Consequently, the assessment of the distinctiveness of the earlier mark will rest on its distinctiveness per se. In the present case, the earlier trade mark as a whole has no meaning for any of the goods in question from the perspective of the public in the relevant territory. Therefore, the distinctiveness of the earlier mark must be seen as normal.
- Global assessment, other arguments and conclusion
Article 8(1)(b) EUTMR states that, upon opposition, a EUTM application shall not be registered if because of its identity with, or similarity to, the earlier trade mark and the identity or similarity of the goods or services covered by the trade marks there exists a likelihood of confusion on the part of the public in the territory in which the earlier trade mark is protected; the likelihood of confusion includes the likelihood of association with the earlier trade mark.
According to the case-law of the Court of Justice, in determining the existence of likelihood of confusion, trade marks have to be compared by making an overall assessment of the visual, aural and conceptual similarities between the marks. The comparison ‘must be based on the overall impression given by the marks, bearing in mind, in particular, their distinctive and dominant components’ (11/11/1997, C 251/95, Sabèl, EU:C:1997:528, § 22 et seq.).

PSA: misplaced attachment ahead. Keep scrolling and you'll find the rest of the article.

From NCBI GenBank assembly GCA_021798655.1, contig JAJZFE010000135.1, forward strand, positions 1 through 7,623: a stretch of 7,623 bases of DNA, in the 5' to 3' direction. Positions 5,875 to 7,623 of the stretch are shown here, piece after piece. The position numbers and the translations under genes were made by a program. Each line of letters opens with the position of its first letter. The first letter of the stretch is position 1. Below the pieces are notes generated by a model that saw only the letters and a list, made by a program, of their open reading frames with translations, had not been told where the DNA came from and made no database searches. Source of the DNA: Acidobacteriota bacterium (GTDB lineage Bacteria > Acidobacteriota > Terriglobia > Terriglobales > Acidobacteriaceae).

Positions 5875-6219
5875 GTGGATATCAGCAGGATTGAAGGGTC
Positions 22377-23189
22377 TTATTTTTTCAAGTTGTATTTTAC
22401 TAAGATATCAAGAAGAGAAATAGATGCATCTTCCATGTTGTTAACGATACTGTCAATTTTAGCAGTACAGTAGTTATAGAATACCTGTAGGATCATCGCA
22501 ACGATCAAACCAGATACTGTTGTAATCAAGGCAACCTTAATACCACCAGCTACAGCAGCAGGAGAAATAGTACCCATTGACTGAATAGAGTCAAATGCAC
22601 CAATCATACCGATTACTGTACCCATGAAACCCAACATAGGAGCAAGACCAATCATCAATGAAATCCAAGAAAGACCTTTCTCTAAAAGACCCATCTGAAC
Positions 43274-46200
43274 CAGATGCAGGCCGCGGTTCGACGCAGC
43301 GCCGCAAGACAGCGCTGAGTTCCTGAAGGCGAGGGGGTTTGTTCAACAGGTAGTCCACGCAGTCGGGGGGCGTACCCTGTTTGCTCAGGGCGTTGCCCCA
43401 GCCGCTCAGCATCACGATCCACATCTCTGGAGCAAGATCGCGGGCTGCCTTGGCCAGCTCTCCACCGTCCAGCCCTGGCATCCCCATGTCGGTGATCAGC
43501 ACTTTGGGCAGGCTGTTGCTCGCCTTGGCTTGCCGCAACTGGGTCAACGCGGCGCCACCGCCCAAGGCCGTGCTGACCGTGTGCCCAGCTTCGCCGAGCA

The goods are partly identical and partly similar. They are directed at the public at large and/or at business customers whose degree of attention may vary from average to high.
Seven out of the eight letters of the earlier mark form in the same order the whole contested sign. Moreover, the additional letter of the earlier mark is placed in the middle of the sign which is a part that visually does not catch the attention of consumers so much. For part of the relevant public, the conceptual aspect does not influence the assessment of the similarity of the signs. For another part, the signs are not conceptually similar and for the rest, they are conceptually similar.
Account is taken of the fact that average consumers rarely have the chance to make a direct comparison between different marks, but must trust in their imperfect recollection of them (22/06/1999, C-342/97, Lloyd Schuhfabrik, EU:C:1999:323, § 26).